A recent ULI Advisory Services panel offered solutions to one of the most pressing urban challenges—prevalent homelessness—by examining the problem in the city of Los Angeles, which has the second-highest homeless population in the United States. (Only New York City’s homeless population is greater.)

The panel, funded entirely by the ULI Foundation, provided recommendations specific to Los Angeles but adaptable to other metropolitan areas. The recommendations include short-term actions to expand the availability of temporary shelters and solutions to increase the supply of and access to affordable housing.

The assignment was extremely timely because Los Angeles’s homeless population has continued to soar, jumping 20 percent to more than 34,000 between 2016 and 2017. (Los Angeles County’s homeless population jumped 23 percent to nearly 58,000 during the same time.)

The panel, which received significant support from ULI Los Angeles, was convened at the suggestion of several ULI Los Angeles leaders, and its work was informed by the advice and guidance of the University of Southern California Lusk Center for Real Estate. Panelists sought to build on the many efforts already underway in the city to combat homelessness, including the forthcoming deployment of $5 billion in voter-approved bond proceeds dedicated to addressing homelessness over the next several years.

To tackle this challenge, ULI convened a panel of some of the nation’s best minds in housing, architecture, public policy, and housing finance:

  • Leigh Ferguson, ULI Louisiana chair for mission advancement, and economic and development director for the downtown district of New Orleans, panel co-chair;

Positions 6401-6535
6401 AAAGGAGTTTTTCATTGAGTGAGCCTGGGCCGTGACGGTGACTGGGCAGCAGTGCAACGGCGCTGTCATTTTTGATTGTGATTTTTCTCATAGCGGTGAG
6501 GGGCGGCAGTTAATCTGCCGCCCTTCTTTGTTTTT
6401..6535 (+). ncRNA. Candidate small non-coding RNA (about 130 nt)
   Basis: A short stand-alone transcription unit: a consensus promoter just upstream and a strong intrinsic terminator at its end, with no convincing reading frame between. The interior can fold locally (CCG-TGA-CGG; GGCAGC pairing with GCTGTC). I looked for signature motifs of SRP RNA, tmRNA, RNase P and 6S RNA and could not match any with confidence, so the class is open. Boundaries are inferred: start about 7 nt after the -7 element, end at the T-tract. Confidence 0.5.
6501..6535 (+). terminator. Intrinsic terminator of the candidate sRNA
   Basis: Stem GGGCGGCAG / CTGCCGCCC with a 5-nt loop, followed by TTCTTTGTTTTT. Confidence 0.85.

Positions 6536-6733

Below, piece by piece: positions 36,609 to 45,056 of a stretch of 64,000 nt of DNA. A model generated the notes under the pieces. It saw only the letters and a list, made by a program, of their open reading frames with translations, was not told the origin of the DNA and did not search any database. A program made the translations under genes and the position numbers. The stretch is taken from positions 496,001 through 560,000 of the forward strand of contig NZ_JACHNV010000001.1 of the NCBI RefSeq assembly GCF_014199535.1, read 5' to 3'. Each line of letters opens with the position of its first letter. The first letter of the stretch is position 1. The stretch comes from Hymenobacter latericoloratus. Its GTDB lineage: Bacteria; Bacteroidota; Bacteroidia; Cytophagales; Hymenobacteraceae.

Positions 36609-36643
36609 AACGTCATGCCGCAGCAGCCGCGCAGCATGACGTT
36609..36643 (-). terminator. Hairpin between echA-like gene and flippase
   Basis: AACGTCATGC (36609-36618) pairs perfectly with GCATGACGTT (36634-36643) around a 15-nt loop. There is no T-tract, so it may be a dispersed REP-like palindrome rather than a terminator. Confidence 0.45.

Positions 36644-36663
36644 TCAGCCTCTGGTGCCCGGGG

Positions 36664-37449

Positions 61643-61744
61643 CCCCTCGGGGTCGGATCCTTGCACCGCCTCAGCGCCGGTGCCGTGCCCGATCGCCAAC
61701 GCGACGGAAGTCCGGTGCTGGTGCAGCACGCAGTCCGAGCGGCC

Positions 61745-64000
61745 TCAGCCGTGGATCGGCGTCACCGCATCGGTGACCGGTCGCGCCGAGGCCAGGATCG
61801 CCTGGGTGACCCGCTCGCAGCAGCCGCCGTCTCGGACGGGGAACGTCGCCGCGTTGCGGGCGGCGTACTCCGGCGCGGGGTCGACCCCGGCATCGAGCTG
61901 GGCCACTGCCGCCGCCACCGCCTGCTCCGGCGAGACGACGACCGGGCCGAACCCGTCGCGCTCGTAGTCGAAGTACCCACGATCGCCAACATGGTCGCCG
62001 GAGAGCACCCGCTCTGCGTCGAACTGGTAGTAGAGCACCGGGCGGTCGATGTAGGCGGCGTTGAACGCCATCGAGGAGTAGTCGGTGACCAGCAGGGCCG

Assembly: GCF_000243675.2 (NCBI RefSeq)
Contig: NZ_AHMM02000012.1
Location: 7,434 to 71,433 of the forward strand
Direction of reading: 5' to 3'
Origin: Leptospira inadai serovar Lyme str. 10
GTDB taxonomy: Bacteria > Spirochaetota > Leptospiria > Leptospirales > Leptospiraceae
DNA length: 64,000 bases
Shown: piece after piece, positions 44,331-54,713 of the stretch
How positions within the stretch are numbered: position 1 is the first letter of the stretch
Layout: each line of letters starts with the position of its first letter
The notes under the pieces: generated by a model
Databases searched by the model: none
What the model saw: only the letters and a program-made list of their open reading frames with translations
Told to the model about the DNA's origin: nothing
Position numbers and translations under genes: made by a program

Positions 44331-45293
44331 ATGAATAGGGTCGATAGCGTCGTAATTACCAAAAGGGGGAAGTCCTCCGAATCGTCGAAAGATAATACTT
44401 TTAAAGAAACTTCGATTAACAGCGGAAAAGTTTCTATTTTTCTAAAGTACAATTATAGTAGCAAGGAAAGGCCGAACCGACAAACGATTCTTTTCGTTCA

• Rafael Cestero, ULI New York Advisory Board member and chief executive officer, the Community Preservation Corporation, New York City, panel co-chair;
  • Philip S. Payne, ULI Key Leader and chief executive officer, Ginkgo Residential, Charlotte, North Carolina;
  • Paola Moya, Women’s Leadership Initiative member and chief executive officer and principal, Marshall Moya Design, Washington, D.C.;
  • Tom Murphy, ULI senior resident fellow and former mayor of Pittsburgh;
  • Stanley Lowe, chief executive officer, Pittsburgh Neighborhood Planning Services;
  • Antoinette D. Hayes-Triplett, chief executive officer, Tampa Hillsborough Homeless Initiative, Tampa; and
  • Douglas Apple, president and chief executive officer, DNA Consulting in Brooklyn, New York.

During a five-day visit to Los Angeles in December, these experts addressed a variety of real estate and land use issues at the heart of the metro area’s homelessness problem, focusing not just on the city’s notorious Skid Row area, but also on every district across the city and throughout the region. As is typical of the Advisory Services program, the panelists provided ULI’s expert, objective take on the issue, examining the connection between homelessness and the inadequate supply of affordable housing in L.A.; the potential for urban design to help alleviate homelessness; and stakeholder issues inherent in any efforts to deconcentrate homelessness and disperse homeless housing and facilities more widely throughout the city and county.

“The panel’s work is impressive in terms of its ability to untangle the competing pressures and aid in resolving a vexing social issue from a real estate perspective,” said ULI Americas Chairman Trish Healy, principal at Hyde Street Holdings. “What ULI brought to this panel assignment is the essence of the Urban Land Institute: members with a broad range of industry expertise, an openness to ideas, and an ability to bring together stakeholders with different and perhaps even competing interests.”